Google began a Panda refresh in July, and it is expected to last several months. This is good news for local businesses caught up in that filter, if they have made the changes necessary to be clear of Panda. If they start making changes now, they need to wait until the next Panda update to begin ranking again.

But for those who have been impacted by Penguin, it is been almost a year since we’ve seen the last update to that algorithm, and we still don’t have timeline for when the next one will be. Penguin-impacted local sites should make it a priority to get those bad back links removed from their sites before we do see the next update or refresh to Penguin.

What about the new user experience?

Everyone has an opinion now that all the 7-packs have been removed. While some think it is great for user experience, many marketers have huge concerns about how users will interact with them, especially since most things would require a click through to the secondary listing page.

“It’s possible users think this new design is such a poor user experience they click on the Map in order to get the full 20 Pack of listings,” says Barwig. “Factors such as Click Through Rate, Bounce Rate, Time on Site and Content may be even more important now. If a website is poorly designed and doesn’t have much information, a user has 19 other businesses they can compare against. Again, time and analysis will show if those 3 spots are as coveted as we think.”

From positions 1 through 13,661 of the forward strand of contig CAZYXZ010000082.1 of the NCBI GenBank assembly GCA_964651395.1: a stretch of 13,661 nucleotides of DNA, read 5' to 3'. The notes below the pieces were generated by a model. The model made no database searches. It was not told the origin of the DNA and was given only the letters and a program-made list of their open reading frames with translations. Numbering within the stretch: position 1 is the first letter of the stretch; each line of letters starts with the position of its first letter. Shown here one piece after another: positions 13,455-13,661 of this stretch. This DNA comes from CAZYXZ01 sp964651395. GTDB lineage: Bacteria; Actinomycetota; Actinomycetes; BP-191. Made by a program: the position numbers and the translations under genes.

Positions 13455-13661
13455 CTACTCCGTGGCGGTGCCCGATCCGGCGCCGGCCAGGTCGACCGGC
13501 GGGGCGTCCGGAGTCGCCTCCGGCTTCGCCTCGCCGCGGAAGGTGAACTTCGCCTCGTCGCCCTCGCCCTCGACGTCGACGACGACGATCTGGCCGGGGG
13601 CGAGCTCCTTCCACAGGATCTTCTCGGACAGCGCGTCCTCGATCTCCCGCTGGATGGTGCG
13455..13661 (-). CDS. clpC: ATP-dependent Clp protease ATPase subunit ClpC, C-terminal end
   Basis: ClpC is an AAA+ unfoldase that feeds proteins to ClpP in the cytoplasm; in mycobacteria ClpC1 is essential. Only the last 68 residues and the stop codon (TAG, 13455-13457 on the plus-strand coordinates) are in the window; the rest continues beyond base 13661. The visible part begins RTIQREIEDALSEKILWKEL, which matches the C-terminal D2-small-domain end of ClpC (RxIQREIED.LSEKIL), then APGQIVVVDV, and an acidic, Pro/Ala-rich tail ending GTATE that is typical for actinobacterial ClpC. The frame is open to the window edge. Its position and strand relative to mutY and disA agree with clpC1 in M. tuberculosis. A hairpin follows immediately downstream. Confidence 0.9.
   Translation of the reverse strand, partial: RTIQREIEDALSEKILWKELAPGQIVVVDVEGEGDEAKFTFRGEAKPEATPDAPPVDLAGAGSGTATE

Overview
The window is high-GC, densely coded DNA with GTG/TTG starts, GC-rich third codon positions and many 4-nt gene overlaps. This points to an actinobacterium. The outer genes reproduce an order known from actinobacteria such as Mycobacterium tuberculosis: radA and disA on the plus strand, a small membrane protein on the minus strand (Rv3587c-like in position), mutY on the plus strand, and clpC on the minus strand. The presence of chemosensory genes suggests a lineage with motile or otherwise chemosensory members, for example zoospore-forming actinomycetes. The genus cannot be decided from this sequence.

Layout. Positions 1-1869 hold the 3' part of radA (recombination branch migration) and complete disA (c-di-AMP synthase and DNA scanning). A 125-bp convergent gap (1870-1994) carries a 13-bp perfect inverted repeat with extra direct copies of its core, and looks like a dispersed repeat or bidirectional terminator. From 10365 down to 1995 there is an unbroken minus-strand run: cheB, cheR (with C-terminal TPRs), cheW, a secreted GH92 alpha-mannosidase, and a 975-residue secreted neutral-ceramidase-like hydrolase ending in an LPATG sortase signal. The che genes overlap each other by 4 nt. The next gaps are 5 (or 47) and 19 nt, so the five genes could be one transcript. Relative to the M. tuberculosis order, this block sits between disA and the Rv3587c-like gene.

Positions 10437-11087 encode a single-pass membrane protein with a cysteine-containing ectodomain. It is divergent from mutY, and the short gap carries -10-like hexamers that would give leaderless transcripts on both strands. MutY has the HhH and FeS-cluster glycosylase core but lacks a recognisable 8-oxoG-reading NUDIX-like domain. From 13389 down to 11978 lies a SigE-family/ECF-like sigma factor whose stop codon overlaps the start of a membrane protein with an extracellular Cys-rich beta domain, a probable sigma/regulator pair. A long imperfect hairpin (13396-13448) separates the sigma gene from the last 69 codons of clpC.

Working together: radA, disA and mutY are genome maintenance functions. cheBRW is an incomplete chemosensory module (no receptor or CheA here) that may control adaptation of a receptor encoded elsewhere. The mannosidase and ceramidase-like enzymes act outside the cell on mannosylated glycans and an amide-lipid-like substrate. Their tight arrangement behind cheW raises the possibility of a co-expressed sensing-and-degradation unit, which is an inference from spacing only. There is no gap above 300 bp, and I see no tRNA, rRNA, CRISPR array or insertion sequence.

And since these 3-packs were driven by user experience, we will see if this change does indeed become permanent, although many agree it is here to stay unless Google changes up something dramatically for local on mobile first.

Top 3: When you’re in & when you’re not

Sitting pretty in the top 3?

There are those who have retained a spot in the new 3-pack. But even those who have a coveted spot in the 3-pack still have reason to be concerned. Local SEO is just to get more aggressive now that people are fighting for the top three links instead of just the top seven. Over half of those appearing in the 7-packs are suddenly gone, and everyone will want a shot in the new 3-pack.

There is real danger in being too complacent when it comes to rankings in Google. Just because you have a spot there now does not mean you can stop optimization efforts for local SEO, especially since your competitors will be ramping it up.